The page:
College Survival Guide: My Advice to College Freshmen

As I start my sophomore year at George Mason, I figured I’d take a moment to look back on my freshman year and the things that I learned, but wished someone would have told me about. 

Going to college is a big step and can be very scary. For me, it was an extremely different experience from what I had my entire life. As my first semester started, I found myself struggling a lot more than I imagined I would. That being said one of my biggest pieces of advice is to take a step back when you’re stressing out and assess what is making you feel that way. Talk to someone. Whether it’s a friend, family, the faculty at school (they really do care about you too), or one of the counselors at school, don’t bottle it in because it just makes things worse. 

Another thing that I learned (maybe a bit too late), is that going to office hours and asking as many questions as you can will really help you improve your grades. I’m not saying you have to go to every office hours session of every class or anything, but if you find yourself struggling in a class, your professor and/or TA are there to help you. It can be especially nice to meet with TA’s. Oftentimes, they were in your place not very long ago, stressing over an assignment they didn’t understand at all, and now they’re helping to lead the class. In one class I took my first semester, I didn’t go to any office hours in the beginning. I just tried to figure things out on my own, even though I knew I didn’t understand them. As a result, I totally bombed my first exam. After that, I started to go to office hours and on my next exam I improved immensely, imagine how well I would have done if I was going to office hours from the start! Going to office hours can also provide you with friends you otherwise wouldn’t have met, along with establishing a rapport with your professor that can lead to future opportunities. When professors see you take an actual interest in the class and in your education, you stand out to them. This is another reason not to be shy in class and just ask questions if you have them. 

I also want to bring up the subject of self-care, don’t be afraid to put down the book or essay for an hour or two and have a little fun! School is important but you come first. You can’t make good grades if you’re having a mental breakdown every 5 minutes. Learn to schedule your time and use it effectively. If you do that you’ll be able to have plenty of time for homework and to binge-watch “Friends” and “The Office” on Netflix. Don’t pass up opportunities to bond with your roommates, people on your floor, and people you just like to spend time with. Transitioning from having your family around you 24/7 to living with a bunch of strangers is tough, so you should make them your family away from home. Some of my best memories were from hanging out in the room of a hallmate and just being around my friends.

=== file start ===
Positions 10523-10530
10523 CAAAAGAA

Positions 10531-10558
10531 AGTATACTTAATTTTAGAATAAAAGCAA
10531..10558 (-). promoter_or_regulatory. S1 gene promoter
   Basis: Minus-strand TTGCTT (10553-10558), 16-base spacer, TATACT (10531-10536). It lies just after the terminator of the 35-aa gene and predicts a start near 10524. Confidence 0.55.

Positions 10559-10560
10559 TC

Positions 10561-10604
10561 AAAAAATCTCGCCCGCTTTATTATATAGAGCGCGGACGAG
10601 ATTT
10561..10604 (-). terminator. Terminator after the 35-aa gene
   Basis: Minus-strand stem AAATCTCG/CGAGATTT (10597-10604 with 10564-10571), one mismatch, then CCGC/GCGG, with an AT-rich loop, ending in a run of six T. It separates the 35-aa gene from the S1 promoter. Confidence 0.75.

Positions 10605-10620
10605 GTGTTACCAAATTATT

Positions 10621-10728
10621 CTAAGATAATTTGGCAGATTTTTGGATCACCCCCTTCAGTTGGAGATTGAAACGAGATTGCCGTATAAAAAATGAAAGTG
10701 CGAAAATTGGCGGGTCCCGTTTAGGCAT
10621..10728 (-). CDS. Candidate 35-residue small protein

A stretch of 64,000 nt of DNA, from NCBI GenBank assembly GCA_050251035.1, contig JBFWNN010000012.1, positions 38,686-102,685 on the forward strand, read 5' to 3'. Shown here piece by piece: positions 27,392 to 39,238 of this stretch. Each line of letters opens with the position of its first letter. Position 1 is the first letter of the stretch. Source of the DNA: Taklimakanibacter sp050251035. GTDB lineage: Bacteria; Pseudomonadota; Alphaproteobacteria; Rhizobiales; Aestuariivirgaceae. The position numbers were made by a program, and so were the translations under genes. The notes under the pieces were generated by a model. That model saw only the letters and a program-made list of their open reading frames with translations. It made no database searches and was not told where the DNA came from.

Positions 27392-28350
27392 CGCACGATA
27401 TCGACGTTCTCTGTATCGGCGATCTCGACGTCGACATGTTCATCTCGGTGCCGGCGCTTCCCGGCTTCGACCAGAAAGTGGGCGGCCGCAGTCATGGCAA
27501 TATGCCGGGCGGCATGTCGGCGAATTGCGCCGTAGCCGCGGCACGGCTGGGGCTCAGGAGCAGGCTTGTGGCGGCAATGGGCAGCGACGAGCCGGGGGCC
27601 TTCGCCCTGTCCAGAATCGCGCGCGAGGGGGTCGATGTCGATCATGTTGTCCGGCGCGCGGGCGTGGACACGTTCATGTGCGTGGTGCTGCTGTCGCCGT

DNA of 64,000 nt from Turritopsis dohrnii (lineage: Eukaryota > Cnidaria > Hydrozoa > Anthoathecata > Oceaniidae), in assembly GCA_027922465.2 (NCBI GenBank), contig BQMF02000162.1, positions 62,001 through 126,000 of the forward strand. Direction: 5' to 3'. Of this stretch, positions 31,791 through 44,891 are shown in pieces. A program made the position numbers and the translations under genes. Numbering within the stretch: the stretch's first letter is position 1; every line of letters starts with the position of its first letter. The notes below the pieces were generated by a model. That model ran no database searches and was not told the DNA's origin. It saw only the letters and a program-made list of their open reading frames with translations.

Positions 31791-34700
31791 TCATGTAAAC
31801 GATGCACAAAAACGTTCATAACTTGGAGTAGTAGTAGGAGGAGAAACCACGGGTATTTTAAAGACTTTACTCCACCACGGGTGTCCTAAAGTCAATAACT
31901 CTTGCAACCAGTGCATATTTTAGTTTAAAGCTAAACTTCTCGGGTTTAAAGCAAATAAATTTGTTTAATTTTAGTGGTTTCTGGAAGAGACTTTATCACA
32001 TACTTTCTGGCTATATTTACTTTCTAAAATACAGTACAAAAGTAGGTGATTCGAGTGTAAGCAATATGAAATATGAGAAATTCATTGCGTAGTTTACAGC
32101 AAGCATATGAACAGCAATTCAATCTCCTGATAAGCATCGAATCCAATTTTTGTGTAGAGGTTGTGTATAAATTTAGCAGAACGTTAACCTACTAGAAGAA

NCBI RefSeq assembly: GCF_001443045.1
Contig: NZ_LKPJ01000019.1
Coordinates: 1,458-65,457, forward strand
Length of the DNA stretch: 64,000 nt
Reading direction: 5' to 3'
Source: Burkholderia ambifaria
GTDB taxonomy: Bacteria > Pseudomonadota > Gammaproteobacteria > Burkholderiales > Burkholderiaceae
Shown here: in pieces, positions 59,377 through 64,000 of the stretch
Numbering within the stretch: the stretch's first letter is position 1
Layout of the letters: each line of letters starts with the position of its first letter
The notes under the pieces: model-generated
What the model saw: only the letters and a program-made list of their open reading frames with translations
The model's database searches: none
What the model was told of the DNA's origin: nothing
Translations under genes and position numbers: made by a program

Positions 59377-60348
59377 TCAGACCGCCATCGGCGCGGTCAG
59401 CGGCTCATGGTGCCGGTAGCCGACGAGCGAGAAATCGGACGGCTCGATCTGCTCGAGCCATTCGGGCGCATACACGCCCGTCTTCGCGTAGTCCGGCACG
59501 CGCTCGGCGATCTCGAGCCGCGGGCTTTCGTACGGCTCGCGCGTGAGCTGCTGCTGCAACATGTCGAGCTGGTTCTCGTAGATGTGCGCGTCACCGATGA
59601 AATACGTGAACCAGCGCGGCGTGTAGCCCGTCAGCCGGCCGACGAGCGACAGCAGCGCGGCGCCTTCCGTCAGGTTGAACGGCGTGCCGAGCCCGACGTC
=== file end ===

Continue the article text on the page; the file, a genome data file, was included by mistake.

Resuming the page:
One more piece of advice would be to not overwhelm yourself. While all the sororities, fraternities, clubs, groups, and organizations might be a bunch of fun, don’t overcommit to things. Remember that it’s okay to say no. Maybe you need the entire first semester just to get adjusted, or maybe you only need a week. Either way, you know better than some person running extracurricular activities whether or not you can fit it into your schedule. 

Finally, my last piece of advice would be to not be afraid. While it’s definitely daunting and can be scary, college is also a great opportunity in a lot of different ways. You have to find ways to make the most of it and not worry about what people will think, even if you’re asking too many questions or going to class wearing sweats. Sometimes life happens in strange ways. It’s not anyone’s job to judge you because of the person that you are. You do you, and you find people who love you for being yourself. When you do that college gets a whole lot easier.